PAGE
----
It might be the oldest news around, but public schools are really broke. Denver Public Schools alone is facing $332 million in budget cuts this year -- which means that already watered-down 'nonessential' programs will be further starved of funding or cut altogether. The arts, as usual, die first.
Michael Stanwood identifies his work as compensation for this. When education is stripped of the classes that foster creative thinking, Stanwood believes, it is incomplete. "It's the arts," he says, "that make it an integrated learning process." So, Stanwood teaches music and songwriting workshops in collaboration with Think360 Arts, a nonprofit devoted to supplementing art-related classes in underfunded schools.
Think360 Arts was the product of a merger between two other nonprofits, Young Audiences of Colorado and the Colorado Alliance for Arts Education. Counting his work with Young Audiences, Stanwood has been involved in this community in some capacity for more than twenty years. "The idea is basically incorporating the arts, even the senses, into learning," he says. "My main focus has always been to write songs, to put into music what students are studying. I was a songwriter and love empowering kids through music. We learn our ABCs growing up with a melody. I know I often remember things by singing them."
So music, as Stanwood sees it, doesn't just promote the independent thought processes essential to critical thinking; it can also reinforce education in other areas. He applies songwriting to literature, to history, even to the cold, no-nonsense wasteland of the maths and sciences. "If they're taking a subject matter like geometry," he explains, "I'll have them explore different ways of saying the word, or use different sounds in the classroom to get a rhythm or a beat, and then we start brainstorming, thinking about geometry, I'll ask them where do you see geometry in your life. It's personalizing the subject matter, but as well as that, it's totally involved with the melody and the rhythm that come out of the school environment."
In that sense, it's also about play. Kids learn more, after all, when they're also having fun.
Westword: If you could collaborate with anyone in history, who would it be, and why? Stanwood: I don't know why I say this, but the first thing that came to my mind was Ben Franklin. We actually wrote a song in a class I taught ten or fifteen years ago about Ben Franklin's inventions. He was an incredible harmonics and glass creator; he could play whole orchestral pieces on glasses. He was into everything from streetlights to daylight saving time. His mind was all over the place.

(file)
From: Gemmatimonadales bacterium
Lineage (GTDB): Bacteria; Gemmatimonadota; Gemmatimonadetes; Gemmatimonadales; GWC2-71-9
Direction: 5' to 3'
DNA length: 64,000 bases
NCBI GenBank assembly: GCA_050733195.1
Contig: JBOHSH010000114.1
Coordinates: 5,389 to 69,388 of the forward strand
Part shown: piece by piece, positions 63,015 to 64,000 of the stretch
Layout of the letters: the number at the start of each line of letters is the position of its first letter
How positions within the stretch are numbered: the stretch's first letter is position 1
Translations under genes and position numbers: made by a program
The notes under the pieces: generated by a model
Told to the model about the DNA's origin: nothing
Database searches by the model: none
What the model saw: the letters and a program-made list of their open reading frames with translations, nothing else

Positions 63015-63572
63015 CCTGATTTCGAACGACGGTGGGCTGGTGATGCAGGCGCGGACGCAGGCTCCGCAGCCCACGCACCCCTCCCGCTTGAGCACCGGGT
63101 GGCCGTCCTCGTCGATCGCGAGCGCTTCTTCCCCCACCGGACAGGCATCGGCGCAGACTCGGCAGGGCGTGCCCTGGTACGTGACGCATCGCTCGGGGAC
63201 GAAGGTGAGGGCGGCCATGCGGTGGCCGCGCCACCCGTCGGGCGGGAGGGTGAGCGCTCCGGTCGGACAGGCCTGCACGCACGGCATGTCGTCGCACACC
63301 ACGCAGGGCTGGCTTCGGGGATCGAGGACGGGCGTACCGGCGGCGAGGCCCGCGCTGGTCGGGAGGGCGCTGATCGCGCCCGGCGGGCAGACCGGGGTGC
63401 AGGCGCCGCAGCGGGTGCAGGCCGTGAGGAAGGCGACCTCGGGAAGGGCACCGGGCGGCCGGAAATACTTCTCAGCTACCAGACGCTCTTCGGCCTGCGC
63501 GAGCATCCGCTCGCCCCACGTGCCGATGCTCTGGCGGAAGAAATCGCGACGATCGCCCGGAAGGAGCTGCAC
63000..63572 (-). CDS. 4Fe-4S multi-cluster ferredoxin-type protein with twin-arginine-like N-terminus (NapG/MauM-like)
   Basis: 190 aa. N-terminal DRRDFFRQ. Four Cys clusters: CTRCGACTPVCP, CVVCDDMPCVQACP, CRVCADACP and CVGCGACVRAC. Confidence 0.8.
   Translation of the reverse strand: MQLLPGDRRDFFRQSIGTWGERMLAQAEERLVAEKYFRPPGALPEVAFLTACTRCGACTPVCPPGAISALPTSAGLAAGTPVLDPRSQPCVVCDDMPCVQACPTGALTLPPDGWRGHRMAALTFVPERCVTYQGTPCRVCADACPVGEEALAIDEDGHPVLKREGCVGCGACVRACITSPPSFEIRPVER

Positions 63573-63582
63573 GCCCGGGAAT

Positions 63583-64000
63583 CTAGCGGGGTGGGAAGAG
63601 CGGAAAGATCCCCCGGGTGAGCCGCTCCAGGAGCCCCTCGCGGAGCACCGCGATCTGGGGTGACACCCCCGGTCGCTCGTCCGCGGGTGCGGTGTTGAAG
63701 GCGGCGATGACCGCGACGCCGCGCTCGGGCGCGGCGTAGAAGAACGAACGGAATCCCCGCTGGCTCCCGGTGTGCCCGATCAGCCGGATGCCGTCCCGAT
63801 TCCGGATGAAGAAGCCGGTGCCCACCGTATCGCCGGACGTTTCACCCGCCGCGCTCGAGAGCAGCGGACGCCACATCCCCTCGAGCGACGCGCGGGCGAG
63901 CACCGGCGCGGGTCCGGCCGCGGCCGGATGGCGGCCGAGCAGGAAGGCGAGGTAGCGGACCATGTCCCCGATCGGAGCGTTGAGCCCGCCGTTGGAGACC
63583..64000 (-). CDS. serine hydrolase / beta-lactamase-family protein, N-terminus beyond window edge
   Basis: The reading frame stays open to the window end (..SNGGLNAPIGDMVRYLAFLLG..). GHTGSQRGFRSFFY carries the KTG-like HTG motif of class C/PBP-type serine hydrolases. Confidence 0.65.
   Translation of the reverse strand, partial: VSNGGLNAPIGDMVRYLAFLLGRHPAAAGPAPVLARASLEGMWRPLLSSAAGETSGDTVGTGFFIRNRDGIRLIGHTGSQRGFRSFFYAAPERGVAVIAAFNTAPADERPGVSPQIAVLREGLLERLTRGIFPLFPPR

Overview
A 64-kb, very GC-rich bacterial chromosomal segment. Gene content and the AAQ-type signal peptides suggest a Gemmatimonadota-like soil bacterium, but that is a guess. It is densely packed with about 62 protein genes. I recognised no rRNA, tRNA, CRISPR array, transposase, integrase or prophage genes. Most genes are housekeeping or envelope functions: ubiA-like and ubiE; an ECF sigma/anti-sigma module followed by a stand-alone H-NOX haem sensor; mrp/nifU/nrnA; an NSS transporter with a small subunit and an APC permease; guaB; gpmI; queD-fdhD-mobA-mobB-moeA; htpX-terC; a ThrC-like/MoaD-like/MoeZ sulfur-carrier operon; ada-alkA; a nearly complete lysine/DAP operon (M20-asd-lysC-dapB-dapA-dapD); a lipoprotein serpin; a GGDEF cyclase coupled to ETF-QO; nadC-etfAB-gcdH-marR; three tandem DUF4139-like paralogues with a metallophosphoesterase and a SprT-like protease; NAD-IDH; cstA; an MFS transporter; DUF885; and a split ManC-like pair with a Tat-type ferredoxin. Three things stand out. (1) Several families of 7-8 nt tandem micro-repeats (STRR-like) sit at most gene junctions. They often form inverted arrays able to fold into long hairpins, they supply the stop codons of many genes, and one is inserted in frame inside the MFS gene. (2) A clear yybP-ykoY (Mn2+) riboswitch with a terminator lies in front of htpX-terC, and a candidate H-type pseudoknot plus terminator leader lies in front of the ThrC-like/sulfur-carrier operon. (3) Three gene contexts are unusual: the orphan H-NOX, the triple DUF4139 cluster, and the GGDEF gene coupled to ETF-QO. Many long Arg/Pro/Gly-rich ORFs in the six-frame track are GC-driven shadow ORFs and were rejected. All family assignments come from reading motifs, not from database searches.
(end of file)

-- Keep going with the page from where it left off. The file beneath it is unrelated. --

Who in the world is interesting to you right now, and why? I think anyone who's trying to bring people together, either through music or through politics, conducting communication, talk. I'm a great Obama fan. I'd love to be able to serve and help him in any way, through music, through however.
What's one art trend you want to see die this year? It's most the acknowledgement and the respect of the role of the arts in education, and how they can serve, rather than taking away money based on test scores and things. There are studies out there that schools that have the arts have higher scores. It's a tough tough time all over the world right now, financially. Maybe we've just got to get through this to get to the other side. I would say just being able to honor and to value to importance of the arts in education. I hate the idea that studies are based on testing.
A mystery patron offers you unlimited funds for life. What will you do with it? I would be traveling around the world, playing music in every culture I could find. I used to travel with the state department -- I was a musical goodwill ambassador -- and I saw a lot of different music, a lot of different instruments. I like to expose kids to different styles of music, different instruments from around the world.
What's the one thing Denver (or Colorado) could better do to help the arts? Money, money, money. I think respect, for one thing, for what Think360 is trying to do, and their message. It's the money cutbacks that make things difficult. But there are parents out there that know the value of the arts; often its parent/teacher associations that bring the arts back into education.
What's your favorite way to waste time? Oh, I love playing music, and I love baseball games. I love watching baseball. I love to read. Any of those things. I also do a lot of photography. My thing lately has been shooting clouds.
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